Skip to main content
U.S. flag

An official website of the United States government

Invasive species and climate change (Chapter 7)

Year:

2012

Publication type:

General Technical Report (GTR)

Primary Station(s):

Rocky Mountain Research Station

Source:

In: Finch, Deborah M., ed. Climate change in grasslands, shrublands, and deserts of the interior American West: a review and needs assessment. Gen. Tech. Rep. RMRS-GTR-285. Fort Collins, CO: U.S. Department of Agriculture, Forest Service, Rocky Mountain Research Station. p. 97-115.

Description

Invasive species present one of the greatest threats to the health and sustainability of ecosystems worldwide. Invasive plants, animals, and diseases are known to have significant negative effects on biological diversity and the ecological structure and functions of native ecosystems. Moreover, the economic cost imposed by invasive species is enormous—the damage inflicted to natural resources and costs of control measures is an estimated $137 billion each year in the United States. Climate change can fundamentally alter the behavior, spread, and harm caused by invasive species and the effectiveness of control methods. If we are to keep pace with and effectively limit the spread and damage caused by invasive species, it is critical to understand and predict how climate change will affect species invasions and the efficacy of the tools used to combat these invasions. To better identify research needs, we review the current state of knowledge pertaining to climate change impacts on several key topics, including invasive plants, their biocontrol, and wildlife disease.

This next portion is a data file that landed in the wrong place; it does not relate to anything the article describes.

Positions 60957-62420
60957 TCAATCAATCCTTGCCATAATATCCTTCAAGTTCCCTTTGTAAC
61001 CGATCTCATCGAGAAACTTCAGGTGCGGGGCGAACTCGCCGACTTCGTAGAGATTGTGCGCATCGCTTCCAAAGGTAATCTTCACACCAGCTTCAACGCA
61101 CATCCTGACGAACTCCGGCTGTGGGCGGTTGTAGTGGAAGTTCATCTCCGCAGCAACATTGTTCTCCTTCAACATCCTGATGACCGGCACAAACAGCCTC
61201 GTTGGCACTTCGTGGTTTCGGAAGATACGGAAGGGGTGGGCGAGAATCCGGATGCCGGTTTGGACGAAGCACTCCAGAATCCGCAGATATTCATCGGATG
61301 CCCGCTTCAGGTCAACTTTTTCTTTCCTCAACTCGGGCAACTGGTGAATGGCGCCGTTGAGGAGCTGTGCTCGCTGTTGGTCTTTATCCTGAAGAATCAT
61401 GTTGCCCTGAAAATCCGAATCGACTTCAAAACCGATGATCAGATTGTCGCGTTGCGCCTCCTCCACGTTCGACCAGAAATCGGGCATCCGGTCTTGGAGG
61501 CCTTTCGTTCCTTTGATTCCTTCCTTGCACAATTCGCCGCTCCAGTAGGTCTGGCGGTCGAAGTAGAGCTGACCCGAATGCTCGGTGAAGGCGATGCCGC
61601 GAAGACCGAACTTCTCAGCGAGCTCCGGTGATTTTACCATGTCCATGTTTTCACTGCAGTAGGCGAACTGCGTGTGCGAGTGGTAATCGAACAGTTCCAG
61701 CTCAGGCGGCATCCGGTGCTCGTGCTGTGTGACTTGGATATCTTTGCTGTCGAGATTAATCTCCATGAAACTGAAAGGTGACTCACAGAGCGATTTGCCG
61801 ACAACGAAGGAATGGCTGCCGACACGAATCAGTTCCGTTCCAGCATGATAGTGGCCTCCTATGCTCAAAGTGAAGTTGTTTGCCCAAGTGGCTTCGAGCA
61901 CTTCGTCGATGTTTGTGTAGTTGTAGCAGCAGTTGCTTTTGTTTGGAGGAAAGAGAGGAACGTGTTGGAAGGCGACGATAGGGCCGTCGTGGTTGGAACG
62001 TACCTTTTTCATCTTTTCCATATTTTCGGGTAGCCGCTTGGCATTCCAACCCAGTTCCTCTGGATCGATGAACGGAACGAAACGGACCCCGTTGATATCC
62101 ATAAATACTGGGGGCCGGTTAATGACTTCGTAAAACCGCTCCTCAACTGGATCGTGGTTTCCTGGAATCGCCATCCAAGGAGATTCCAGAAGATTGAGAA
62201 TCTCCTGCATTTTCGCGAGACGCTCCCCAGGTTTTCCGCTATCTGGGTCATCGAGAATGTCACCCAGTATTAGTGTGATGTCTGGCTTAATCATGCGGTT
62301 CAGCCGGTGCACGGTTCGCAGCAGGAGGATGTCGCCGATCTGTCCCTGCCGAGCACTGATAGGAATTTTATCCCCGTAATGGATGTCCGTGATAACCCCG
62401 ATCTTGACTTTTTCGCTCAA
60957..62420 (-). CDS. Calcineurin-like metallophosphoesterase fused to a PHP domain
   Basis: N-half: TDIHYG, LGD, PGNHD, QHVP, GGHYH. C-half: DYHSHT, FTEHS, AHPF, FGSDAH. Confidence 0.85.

Citation

Runyon, Justin B.; Butler, Jack L.; Friggens, Megan M.; Meyer, Susan E.; Sing, Sharlene E. 2012. Invasive species and climate change (Chapter 7). In: Finch, Deborah M., ed. Climate change in grasslands, shrublands, and deserts of the interior American West: a review and needs assessment. Gen. Tech. Rep. RMRS-GTR-285. Fort Collins, CO: U.S. Department of Agriculture, Forest Service, Rocky Mountain Research Station. p. 97-115.

Publication Notes

  • We recommend that you also print this page and attach it to the printout of the article, to retain the full citation information.
  • This article was written and prepared by U.S. Government employees on official time, and is therefore in the public domain.
https://www.fs.usda.gov/treesearch/pubs/41191